Mr. A. C. Bradley, for the insurance company, plaintiff in error:
1. Cook, alone, at the date of the policy and of the fire, held the grain in question in trust or on commission. He alone was the bailee, and alone had an insurable interest. Hamilton had no custody, was no bailee, and had no insurable interest. No action, therefore, can be maintained; not a joint action, because the interest was sole, nor a sole action, because the policy was joint.
It is true, indeed, that a nominal partner is sometimes regarded as a real one. But he is only so regarded adversely and to subject him to the obligations of a partner. And this is but right. When a partner retires from a firm, still keeping his name before the public, he can mean nothing but to give to the firm a credit which it does not deserve. Here, Hamilton, whose name doubtless made the firm attractive, withdraws; leaving his name in order that business might be drawn to Cook. This was a deception. Such an act may subject a person to the liabilities of a partner; but surely should not give him a partner's benefits and advantages.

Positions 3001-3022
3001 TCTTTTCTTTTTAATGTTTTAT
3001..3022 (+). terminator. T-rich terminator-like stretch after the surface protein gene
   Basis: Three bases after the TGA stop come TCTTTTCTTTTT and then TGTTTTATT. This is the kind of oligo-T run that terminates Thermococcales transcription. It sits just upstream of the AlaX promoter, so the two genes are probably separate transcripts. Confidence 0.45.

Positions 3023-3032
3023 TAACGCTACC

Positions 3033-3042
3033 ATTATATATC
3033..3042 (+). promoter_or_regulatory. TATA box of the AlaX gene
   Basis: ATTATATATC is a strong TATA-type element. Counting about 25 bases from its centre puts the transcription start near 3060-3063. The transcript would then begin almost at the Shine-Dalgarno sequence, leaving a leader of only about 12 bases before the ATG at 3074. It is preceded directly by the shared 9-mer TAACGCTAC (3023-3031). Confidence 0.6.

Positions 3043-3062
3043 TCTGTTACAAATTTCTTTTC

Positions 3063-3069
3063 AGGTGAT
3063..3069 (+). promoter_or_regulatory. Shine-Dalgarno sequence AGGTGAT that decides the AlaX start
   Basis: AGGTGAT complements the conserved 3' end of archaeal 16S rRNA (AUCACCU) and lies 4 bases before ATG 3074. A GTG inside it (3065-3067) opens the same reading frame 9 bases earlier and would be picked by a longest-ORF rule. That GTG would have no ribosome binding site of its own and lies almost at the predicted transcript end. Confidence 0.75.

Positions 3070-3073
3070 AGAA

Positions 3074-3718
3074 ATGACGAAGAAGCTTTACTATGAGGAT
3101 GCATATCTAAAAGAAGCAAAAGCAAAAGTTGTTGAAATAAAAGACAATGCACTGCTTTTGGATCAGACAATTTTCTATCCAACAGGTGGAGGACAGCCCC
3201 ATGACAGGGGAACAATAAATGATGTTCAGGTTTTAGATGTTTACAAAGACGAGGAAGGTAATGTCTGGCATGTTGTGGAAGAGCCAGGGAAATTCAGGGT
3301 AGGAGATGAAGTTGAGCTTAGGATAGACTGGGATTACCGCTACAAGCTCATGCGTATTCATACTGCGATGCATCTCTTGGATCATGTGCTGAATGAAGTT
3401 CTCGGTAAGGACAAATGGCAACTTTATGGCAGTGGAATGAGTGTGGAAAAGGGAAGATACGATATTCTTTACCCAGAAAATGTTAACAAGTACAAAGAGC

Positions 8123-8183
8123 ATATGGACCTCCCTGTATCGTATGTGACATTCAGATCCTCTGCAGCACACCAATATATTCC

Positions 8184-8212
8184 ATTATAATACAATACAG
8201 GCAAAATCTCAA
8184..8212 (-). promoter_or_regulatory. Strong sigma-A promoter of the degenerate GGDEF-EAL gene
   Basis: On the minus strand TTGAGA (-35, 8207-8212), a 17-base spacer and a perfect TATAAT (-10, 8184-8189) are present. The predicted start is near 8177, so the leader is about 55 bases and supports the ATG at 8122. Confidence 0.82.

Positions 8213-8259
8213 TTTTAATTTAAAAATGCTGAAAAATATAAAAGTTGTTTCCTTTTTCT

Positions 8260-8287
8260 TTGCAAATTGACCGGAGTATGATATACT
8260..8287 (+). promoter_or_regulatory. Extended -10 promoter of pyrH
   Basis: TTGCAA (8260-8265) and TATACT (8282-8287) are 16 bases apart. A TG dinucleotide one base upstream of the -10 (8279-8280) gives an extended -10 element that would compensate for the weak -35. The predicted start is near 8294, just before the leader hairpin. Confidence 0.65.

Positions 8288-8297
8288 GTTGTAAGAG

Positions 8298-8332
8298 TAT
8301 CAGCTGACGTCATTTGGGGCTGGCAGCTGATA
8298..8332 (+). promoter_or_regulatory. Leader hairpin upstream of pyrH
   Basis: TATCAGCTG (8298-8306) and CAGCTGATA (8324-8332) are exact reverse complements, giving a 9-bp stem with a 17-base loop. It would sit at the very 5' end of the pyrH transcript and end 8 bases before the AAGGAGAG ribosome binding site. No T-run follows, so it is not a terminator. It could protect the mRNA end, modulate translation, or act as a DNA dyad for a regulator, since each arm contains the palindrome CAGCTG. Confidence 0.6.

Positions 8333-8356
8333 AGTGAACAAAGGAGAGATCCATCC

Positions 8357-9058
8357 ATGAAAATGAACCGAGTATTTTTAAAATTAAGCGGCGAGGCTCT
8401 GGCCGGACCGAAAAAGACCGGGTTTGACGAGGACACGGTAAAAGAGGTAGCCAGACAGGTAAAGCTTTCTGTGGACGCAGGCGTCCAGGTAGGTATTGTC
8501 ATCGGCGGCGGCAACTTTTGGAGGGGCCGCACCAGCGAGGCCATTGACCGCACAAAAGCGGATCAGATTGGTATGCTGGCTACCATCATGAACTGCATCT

2. The policy was void for fraud. Hamilton and Cook had been partners under their joint names, and the firm name continued to be used by each of them from the time of the dissolution till the time of insurance, and afterwards. Every such use of that name was a representation that both persons still composed that firm. Such representation was untrue and of a material matter. Had Cook been alone held out to the world less insurance would have been needed. It was obviously Hamilton's name which made the firm attractive and brought business to it. Indeed, but for the prestige which Hamilton's name gave the firm, it does not appear that Cook would have had any business or needed any insurance. Then, again, if Hamilton, in addition to the name, had felt the care and exercised the natural vigilance of a partner, he might have prevented the destruction of the building. At all events, every untruth uttered with an intent to deceive others for the benefit of the party uttering it, or the benefit of his friends, is a fraud on all parties deceived. Here the company's agent issued the policy believing both Hamilton and Cook to be partners. They so represented themselves; herein committing a fraud on the company. That fraud vitiates the policy.